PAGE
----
Various factors drive rough diamond buying. An obvious one is expectations of polished diamond sales.
Naturally, if November-December is the hot season for 1-carat and larger goods, a manufacturer will want to make sure he has enough goods ready to go by early November. And if the diamond polisher specializes in smaller goods, which need to be set in jewelry by jewelry manufacturers prior to delivery to retailers, then the lead-time is even longer.
By this logic, if the manufacturing cycle is about three months and polished needs to be ready for November, then more rough is needed in August.
However, when comparing rough imports into a major diamond-manufacturing center, and exports of polished out of it, a different image emerges as the following graph shows (the figures are for rough imports and polished exports to/from India in 2012).
Obviously, there are a few driving influences when it comes to buying rough. A manufacturer wants to make sure his stocks are not too low, for example, or he may have an opportunity to buy goods at a lower price at certain times. In addition, manufacturers in India want to make sure their polishing facilities work at or near capacity as much as possible to retain skilled workers and maintain working margins, and may buy rough just to keep the business optimized.
All of these factors influence the purchasing cycle, but none have had as much effect as actual, recent polished business. As the graph above shows, an increase in polished diamond exports is followed by an increase in rough diamond imports the following month. Conversely, a decline in polished exports is followed by a decline in rough diamond imports.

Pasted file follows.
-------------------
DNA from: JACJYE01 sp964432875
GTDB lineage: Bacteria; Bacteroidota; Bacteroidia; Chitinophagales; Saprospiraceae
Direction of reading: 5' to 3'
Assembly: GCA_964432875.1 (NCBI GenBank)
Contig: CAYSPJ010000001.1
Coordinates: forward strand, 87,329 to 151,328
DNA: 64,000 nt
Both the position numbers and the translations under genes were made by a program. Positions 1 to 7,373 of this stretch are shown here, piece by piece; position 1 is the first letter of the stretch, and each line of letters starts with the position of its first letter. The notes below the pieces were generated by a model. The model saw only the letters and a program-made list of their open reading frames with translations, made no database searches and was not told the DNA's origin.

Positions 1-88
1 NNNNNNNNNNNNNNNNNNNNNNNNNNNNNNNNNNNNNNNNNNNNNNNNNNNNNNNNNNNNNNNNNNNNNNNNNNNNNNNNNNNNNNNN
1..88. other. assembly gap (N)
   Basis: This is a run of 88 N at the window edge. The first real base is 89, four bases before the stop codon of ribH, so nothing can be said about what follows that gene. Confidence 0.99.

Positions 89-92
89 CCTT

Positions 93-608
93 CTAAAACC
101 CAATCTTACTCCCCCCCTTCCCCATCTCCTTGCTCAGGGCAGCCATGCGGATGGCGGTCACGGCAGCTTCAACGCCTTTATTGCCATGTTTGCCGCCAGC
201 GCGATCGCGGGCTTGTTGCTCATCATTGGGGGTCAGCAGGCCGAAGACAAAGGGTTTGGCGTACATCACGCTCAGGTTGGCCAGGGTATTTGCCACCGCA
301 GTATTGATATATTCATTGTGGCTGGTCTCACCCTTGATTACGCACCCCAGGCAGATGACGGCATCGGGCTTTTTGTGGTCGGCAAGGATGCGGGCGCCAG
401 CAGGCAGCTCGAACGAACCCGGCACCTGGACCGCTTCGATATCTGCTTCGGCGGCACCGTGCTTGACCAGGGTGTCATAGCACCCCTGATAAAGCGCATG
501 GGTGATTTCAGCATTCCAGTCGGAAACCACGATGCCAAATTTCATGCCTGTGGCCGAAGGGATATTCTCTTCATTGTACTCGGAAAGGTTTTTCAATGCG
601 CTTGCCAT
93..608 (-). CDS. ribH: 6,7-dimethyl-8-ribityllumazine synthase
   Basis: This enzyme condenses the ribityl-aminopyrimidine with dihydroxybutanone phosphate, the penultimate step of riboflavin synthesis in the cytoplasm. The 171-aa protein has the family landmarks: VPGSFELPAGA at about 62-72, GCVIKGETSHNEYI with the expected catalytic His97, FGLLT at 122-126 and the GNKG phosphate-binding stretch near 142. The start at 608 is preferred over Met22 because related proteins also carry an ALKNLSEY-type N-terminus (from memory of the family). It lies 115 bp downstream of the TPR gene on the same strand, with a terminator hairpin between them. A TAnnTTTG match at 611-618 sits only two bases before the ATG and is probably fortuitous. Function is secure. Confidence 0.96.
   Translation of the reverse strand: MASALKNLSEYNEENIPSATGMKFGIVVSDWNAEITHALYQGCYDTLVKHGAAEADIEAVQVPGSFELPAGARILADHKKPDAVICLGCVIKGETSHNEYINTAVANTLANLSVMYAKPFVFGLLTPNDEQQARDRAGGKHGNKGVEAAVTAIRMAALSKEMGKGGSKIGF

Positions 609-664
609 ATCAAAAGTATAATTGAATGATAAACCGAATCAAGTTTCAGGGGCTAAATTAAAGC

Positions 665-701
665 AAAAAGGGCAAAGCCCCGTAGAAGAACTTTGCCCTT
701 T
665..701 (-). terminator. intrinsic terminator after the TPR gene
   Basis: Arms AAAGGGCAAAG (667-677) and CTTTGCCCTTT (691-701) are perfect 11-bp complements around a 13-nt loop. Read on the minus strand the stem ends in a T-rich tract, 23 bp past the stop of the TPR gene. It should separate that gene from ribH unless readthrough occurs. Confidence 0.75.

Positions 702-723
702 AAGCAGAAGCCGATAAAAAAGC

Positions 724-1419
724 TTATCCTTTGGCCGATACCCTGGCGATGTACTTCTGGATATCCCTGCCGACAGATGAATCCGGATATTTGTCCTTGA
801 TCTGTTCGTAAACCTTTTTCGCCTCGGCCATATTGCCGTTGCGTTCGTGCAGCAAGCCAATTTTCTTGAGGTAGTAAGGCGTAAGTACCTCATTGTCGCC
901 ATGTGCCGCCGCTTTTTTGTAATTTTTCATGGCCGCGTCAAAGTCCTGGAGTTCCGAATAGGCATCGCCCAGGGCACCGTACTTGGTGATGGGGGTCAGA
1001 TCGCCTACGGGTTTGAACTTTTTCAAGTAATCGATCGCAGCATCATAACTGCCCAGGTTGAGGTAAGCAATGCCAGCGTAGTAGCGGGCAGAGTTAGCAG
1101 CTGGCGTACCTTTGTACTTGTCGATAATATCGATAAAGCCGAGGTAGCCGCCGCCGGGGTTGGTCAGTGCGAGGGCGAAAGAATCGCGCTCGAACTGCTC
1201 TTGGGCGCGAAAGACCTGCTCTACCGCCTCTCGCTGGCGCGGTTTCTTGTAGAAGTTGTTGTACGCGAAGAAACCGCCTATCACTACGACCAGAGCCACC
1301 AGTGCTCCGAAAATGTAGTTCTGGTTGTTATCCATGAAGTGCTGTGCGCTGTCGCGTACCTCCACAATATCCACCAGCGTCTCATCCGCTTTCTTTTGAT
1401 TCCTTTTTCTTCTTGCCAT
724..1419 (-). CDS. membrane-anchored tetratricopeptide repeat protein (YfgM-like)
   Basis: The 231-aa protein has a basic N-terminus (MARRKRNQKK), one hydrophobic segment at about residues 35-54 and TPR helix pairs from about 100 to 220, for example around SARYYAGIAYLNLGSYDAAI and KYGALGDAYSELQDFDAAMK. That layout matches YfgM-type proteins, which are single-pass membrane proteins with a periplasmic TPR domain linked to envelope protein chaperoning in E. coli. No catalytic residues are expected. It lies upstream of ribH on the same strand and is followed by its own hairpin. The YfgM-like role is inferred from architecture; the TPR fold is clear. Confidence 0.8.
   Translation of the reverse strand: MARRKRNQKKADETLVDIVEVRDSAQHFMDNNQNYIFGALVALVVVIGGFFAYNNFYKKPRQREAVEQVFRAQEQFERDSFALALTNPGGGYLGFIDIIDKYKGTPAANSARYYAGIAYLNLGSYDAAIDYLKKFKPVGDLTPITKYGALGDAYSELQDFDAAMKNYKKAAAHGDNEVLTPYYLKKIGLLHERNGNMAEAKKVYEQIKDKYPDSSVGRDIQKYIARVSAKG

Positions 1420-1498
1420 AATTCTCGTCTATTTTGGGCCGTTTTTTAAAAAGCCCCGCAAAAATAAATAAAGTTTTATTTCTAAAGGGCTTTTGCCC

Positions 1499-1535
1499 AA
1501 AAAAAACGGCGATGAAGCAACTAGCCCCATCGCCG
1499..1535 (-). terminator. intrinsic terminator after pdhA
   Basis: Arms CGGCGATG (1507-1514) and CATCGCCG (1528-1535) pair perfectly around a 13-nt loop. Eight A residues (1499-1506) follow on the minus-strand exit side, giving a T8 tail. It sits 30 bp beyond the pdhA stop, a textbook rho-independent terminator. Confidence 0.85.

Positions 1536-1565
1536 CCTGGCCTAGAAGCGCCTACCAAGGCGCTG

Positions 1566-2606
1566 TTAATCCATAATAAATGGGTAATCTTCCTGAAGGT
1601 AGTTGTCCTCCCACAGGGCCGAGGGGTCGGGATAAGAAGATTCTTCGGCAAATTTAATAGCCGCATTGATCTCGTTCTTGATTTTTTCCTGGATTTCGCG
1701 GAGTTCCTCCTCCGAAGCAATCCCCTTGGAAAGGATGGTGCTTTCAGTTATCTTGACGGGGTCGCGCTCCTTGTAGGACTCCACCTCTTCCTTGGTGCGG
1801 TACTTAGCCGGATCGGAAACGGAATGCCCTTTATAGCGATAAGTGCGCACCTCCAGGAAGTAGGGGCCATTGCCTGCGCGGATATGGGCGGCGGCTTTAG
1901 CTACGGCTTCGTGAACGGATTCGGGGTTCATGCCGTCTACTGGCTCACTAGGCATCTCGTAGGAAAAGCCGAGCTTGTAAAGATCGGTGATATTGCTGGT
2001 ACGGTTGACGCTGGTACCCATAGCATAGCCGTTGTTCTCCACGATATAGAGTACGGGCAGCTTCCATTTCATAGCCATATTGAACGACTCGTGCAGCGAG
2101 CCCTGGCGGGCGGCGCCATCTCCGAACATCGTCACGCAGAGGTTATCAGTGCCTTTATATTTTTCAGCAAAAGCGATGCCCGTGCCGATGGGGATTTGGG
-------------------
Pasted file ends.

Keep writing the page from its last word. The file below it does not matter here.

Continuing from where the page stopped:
This is what happened in March and April (an increase follows an increase), in April and May (a decrease follows a decrease), and so on throughout the year.
This is not a trend unique to 2012. In 2011, as polished sold exceptionally well in the second quarter of the year, demand for rough soared. At the other end of the scale, polished declined sharply in August, and demand for rough fell in September.
The trend is continuing. Demand for better quality goods was high in the first two weeks of January this year, leading to shortages in many items. Today, in late January, demand for rough is rising, and manufacturers are once again willing to pay high premiums for DTC boxes, something that has not happened for many months
Producers who are aware of these trends respond to them. They follow demand, and the prices of polished, and calculate backwards to the price of rough. The question to be asked is how manufacturers can protect, or at least hedge, to ensure they buy rough before the rush, and at lower prices, and in so doing protect their margins?